Tell your doctor your medical history, especially of: current infections, certain virus illnesses (herpes, chickenpox), liver problems, kidney problems, blood disorders (e.g., anemia, clotting problems), Down syndrome, low blood proteins (hypoalbuminemia).
To lower your chance of getting cut, bruised, or injured, use caution with sharp objects like razors and nail cutters, and avoid activities such as contact sports.
This drug is not recommended for use during pregnancy. It may harm the unborn baby. If you become pregnant or think you may be pregnant, tell your doctor right away. To avoid pregnancy, both males and females using this drug should use reliable form(s) of birth control (e.g., birth control pills, condoms) during treatment. Consult your doctor for details and to discuss effective forms of birth control.
It is not known whether this medication passes into breast milk. However, it may have undesirable effects on a nursing infant. Therefore, breast-feeding while using this medication is not recommended. Consult your doctor before breast-feeding.
Drug interactions may change how your medications work or increase your risk for serious side effects. This document does not contain all possible drug interactions. Keep a list of all the products you use (including prescription/nonprescription drugs and herbal products) and share it with your doctor and pharmacist. Do not start, stop, or change the dosage of any medicines without your doctor's approval.
Some products that may interact with this drug include: live vaccines (e.g., flu vaccine inhaled through the nose, typhoid/polio vaccine taken by mouth), "blood thinners" (e.g., warfarin, enoxaparin), salicylates/NSAIDs (e.g., aspirin, ibuprofen, naproxen, sodium salicylate), drugs that may interact with alcohol (e.g., disulfiram, metronidazole), methotrexate, sulfonamide antibiotics (e.g., sulfamethizole).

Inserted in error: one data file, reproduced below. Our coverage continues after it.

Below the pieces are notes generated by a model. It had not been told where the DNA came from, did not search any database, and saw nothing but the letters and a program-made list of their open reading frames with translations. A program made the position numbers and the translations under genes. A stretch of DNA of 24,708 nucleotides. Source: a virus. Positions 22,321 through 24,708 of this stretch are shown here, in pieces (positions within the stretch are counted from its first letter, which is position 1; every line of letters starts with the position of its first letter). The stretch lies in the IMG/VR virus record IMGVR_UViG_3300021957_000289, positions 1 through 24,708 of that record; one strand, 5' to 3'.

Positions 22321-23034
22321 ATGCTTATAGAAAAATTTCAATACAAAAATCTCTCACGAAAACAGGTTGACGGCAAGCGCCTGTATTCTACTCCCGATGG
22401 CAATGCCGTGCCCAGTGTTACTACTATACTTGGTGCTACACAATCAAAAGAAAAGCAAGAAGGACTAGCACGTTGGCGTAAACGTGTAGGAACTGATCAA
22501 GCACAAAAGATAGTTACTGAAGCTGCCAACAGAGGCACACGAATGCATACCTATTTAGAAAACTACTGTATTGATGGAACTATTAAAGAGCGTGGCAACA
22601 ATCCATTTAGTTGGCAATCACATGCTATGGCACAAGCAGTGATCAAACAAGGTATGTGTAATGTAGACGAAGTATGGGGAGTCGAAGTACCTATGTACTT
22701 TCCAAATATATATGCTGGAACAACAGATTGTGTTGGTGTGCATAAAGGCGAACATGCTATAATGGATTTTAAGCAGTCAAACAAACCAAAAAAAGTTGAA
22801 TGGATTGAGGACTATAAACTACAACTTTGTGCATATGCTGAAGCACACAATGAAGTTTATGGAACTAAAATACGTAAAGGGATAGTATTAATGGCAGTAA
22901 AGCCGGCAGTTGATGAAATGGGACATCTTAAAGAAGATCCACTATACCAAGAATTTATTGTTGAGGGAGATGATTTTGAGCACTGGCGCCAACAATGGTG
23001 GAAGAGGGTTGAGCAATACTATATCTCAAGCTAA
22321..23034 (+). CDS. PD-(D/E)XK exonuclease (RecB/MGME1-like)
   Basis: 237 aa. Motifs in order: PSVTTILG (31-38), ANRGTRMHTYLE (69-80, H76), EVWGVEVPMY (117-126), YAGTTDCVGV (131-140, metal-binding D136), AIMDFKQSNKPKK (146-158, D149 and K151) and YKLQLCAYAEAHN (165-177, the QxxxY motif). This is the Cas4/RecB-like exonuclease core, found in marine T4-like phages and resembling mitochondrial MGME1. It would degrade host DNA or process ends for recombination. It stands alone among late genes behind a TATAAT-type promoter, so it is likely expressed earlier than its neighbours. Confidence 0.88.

Tell your doctor or pharmacist if you also take drugs that cause drowsiness such as: certain antihistamines (e.g., diphenhydramine), medicine for sleep or anxiety (e.g., alprazolam, diazepam, zolpidem), muscle relaxants, narcotic pain relievers (e.g., codeine), psychiatric medicines (e.g., chlorpromazine, risperidone, amitriptyline, trazodone).
Check the labels on all your medicines (e.g., cough-and-cold products) because they may contain ingredients that cause drowsiness. Ask your pharmacist about using those products safely.
Check all prescription and nonprescription medicine labels carefully since many contain pain relievers/fever reducers (NSAIDs such as ibuprofen, naproxen, or aspirin) that can increase your risk of bleeding. Low-dose aspirin should be continued if prescribed by your doctor for heart attack or stroke prevention (usually at dosages of 81-325 milligrams a day). Consult your doctor or pharmacist for more details.
If someone has overdosed and has serious symptoms such as passing out or trouble breathing, call 911. Otherwise, call a poison control center right away. US residents can call their local poison control center at 1-800-222-1222. Canada residents can call a provincial poison control center.
Laboratory and/or medical tests (e.g., complete blood count, liver tests, kidney tests) should be performed periodically to monitor your progress or check for side effects. Consult your doctor for more details.
For the best possible benefit, it is important to receive each scheduled dose of this medication as directed. If you miss a dose, contact your doctor to establish a new dosing schedule. Do not double the dose to catch up.
Not applicable. This medication is given in a hospital or clinic and will not be stored at home.Information last revised December 2016. Copyright(c) 2016 First Databank, Inc.
Sorry. No images are available for this medication.
With WebMD's Medicine Cabinet, you can check interactions with drugs.Go to medicine cabinet